LEAD hosts second virtual awards ceremony

Jess Kishbaugh

The Leadership Excellence Awards this year were still a success despite the many adaptations made for the COVID-19 pandemic.

The awards, typically held in person, were held via Zoom on March 14, but there were still about 200 attendees.

Jillian Gallardo, ‘23, was the marketing and communications chair for the event. 

“We didn’t do a completely open invite for this year’s excellence awards,” Gallardo said. 

The Leadership Excellence Awards Committee decided to keep the invitations limited to friends and family of the nominees becasue of the virtual format. 

The ceremony was virtual in 2020 too, since it took place in April after the Washington and Lee students had left campus, but it was recorded instead of live. 

Leah Beard, the assistant director of leadership development and student engagement, said the video had a positive impact on campus.

“This video was shared across campus, and received over 1,000 views, which was exciting. Everyone seemed to appreciate that this video helped to provide a bright light in a world that was feeling so dark,” Beard said. “We were still able to recognize incredible achievements by students and groups despite COVID-19.”

The live format of the Leadership Excellence Awards provided for a far more interactive experience. 

Before the event, the committee made a snack bucket for every person registered for the ceremony. And with the comments section open, nominees and guests were able to congratulate each other in real time. There was even a recorded applause queued up for every winner.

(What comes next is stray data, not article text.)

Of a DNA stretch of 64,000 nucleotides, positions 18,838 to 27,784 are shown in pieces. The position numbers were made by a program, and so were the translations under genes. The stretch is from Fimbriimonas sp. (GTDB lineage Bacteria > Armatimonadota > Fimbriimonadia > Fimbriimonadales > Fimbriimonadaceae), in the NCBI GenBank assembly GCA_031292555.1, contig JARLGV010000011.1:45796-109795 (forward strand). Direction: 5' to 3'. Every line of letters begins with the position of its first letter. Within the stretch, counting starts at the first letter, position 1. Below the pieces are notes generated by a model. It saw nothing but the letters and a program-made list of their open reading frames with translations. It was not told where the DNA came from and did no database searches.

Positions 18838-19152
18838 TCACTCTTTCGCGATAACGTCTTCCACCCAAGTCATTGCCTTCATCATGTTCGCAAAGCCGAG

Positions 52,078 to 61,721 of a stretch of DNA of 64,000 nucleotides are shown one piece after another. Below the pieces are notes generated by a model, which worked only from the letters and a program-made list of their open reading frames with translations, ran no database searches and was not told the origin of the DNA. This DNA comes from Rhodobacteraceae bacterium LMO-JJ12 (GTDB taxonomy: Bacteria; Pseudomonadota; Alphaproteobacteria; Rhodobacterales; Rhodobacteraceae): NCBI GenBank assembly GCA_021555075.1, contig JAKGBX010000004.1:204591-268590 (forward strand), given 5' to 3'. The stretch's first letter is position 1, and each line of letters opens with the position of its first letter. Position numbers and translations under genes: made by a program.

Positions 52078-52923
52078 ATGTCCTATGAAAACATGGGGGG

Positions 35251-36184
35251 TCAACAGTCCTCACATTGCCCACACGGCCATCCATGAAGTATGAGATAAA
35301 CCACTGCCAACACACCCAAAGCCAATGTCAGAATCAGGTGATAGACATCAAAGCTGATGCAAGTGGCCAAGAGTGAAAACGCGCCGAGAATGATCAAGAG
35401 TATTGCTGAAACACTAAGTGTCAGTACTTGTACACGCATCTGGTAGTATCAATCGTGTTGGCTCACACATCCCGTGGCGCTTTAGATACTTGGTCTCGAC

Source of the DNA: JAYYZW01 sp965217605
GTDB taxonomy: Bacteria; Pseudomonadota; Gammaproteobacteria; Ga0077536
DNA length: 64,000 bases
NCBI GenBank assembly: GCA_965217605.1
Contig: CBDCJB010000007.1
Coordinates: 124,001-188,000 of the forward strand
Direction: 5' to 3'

“It felt highly engaging and positive, thanks largely to the presenters who helped to clap and embrace the excitement for those who were recognized as top nominees and recipients for the awards, as well as to those who were attending and also sending positive comments in the chat,” said Beard.

The event being held virtually actually increased nominations. According to Gallardo, the Leadership Excellence Awards Committee received more nominations than ever this year.

Various campus groups, like the Executive Committee or the Leadership Excellence Award Committee, or even a dean, select the winners. Often the candidate with the most nominations wins the award, but ultimately it’s up to the discretion of the group in charge of that specific award.

Sometimes there’s a conflict of interest when a nominee is on the deciding committee. This happened with the Leadership Excellence Award Committee this year. 

“They just left the room while we deliberated,” Gallardo said.

Some students picked up several awards. Tahri Phillips, ’23, received three awards: Outstanding CA, The Decade Award and The Anece F. McCloud Excellence in Diversity Award. Chase Isbell, ’21,  received two: The Frank J. Gilliam Award and the Community Catalyst Award.

Now that the event is over, LEAD members seem to be able to relax, but not without looking at what could have gone better.

“We made a ton of snack buckets. Like a scary amount…I guess making less of those,” said Gallardo. “It was a stressful process and I’m really glad it’s over.”